Western Dubuque High School honored over 200 area veterans during its annual Veterans Day assembly, Nov. 10, in the high school auditorium.
The yearly event was coordinated by the Western Dubuque student council.
“The student council doesn’t act alone on this day held annually to honor our veterans,” said student council vice-president Meredith Hoerner. “58 band members and 30 choir members also take part.”
A respectful crowd of students, staff and community members was on hand for the event.
“This is a day where the normal chatter in the auditorium is obsolete as everyone gathers to honor those who have served our country,” said Hoerner. “Hundreds of names submitted by students and community members are read aloud. Additionally, we honor our classmates who sit in the auditorium today who have already enlisted.”
11 veterans were in attendance, with Epworth American Legion Post 650 providing the colors and honor guard. 2013 Western Dubuque graduate Mason Simon-Ressler was the featured speaker.
Simon-Ressler attended Wartburg College and joined the Army National Guard.
“The military spoke to me right out of high school, so I looked into different branches of service, mostly to fund education,” he said. “But it was also to give back to everything that we have as a first-world country.”
Simon-Ressler is back home after an overseas deployment with a field artillery unit out of Fort Dodge.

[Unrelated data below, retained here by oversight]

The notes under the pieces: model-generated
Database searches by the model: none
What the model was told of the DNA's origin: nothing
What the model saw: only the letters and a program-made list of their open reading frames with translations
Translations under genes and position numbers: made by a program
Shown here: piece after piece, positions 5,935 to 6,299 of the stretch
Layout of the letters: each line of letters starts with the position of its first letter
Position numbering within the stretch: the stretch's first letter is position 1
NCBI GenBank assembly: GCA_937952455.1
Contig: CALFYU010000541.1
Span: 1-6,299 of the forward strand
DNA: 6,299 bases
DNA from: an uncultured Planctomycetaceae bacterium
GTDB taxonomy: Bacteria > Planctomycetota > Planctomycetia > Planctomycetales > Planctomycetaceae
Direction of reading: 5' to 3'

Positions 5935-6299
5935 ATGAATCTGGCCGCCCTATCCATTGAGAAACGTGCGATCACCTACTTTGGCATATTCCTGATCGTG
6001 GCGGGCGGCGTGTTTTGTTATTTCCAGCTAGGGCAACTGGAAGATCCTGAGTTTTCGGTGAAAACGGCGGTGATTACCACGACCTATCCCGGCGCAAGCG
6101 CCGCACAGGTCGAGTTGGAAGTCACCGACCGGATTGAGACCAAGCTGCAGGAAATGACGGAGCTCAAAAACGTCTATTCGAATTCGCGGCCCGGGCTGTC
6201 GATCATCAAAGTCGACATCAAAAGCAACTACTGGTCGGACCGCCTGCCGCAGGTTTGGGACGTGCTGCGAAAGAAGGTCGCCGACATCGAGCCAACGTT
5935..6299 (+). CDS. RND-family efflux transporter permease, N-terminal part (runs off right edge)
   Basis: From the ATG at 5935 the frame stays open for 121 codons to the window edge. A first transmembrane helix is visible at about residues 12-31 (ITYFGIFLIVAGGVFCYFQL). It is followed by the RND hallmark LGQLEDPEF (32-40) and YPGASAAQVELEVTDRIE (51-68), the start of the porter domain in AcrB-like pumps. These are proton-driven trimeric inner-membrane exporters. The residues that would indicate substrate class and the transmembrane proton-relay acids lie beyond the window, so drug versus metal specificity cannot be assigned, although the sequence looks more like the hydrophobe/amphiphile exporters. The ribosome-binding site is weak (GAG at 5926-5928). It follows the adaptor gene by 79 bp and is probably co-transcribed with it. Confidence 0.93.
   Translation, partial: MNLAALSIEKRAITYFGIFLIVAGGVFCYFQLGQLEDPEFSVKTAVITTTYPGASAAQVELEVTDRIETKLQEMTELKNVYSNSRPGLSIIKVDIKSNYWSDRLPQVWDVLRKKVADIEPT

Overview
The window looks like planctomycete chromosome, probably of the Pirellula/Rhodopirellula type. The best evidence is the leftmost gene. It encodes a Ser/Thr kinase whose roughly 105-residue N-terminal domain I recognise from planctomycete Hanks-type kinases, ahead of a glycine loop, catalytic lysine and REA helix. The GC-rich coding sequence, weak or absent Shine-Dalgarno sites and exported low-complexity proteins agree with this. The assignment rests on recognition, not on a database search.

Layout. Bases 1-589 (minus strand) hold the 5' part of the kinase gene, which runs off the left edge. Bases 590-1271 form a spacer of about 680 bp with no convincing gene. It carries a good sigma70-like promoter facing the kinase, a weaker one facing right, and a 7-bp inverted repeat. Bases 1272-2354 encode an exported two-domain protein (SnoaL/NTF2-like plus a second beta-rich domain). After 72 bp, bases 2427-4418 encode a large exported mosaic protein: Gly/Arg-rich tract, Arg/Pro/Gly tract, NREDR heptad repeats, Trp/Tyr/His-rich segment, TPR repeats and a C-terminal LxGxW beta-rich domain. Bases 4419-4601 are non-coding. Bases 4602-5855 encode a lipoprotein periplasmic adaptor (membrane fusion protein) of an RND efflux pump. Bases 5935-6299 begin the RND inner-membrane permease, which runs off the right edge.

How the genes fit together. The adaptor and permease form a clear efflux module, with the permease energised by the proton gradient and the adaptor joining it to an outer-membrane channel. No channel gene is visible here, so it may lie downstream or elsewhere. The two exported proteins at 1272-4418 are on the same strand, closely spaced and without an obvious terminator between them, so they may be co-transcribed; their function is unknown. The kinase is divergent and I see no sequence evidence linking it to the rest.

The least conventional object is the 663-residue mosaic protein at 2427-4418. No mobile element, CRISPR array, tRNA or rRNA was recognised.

“We were overseas for a year where we saw active combat time,” Simon-Ressler said. “It was an honor to have gone and represented the country. There were very long and intense days.”
WD student council advisor Amy Ostwinkle reflected upon the importance of the day.
“This is a wonderful opportunity to pay our respect to everything that the veterans — our community members and even our current students that are now enlisted — are doing for us and our country.”
Simon-Ressler had a simple message.
“Have an attitude of gratitude and cultivate a growth mindset,” he explained. “Coach (John) Wooden didn’t have much to work with, but what he gave people when he coached — he was a Navy veteran too — was a growth mindset and a way of thinking that helped people be victorious.”
Simon-Ressler is appreciative of the opportunity to serve his country and to speak at the assembly while honoring those who served before him.
“I feel gratitude. The biggest thing is you become more grateful for what we have,” Simon-Ressler said. “You learn not to take things for granted from the perspective of what prior generations have done just to preserve what we have — our freedoms, our liberties and the things we hold dear.”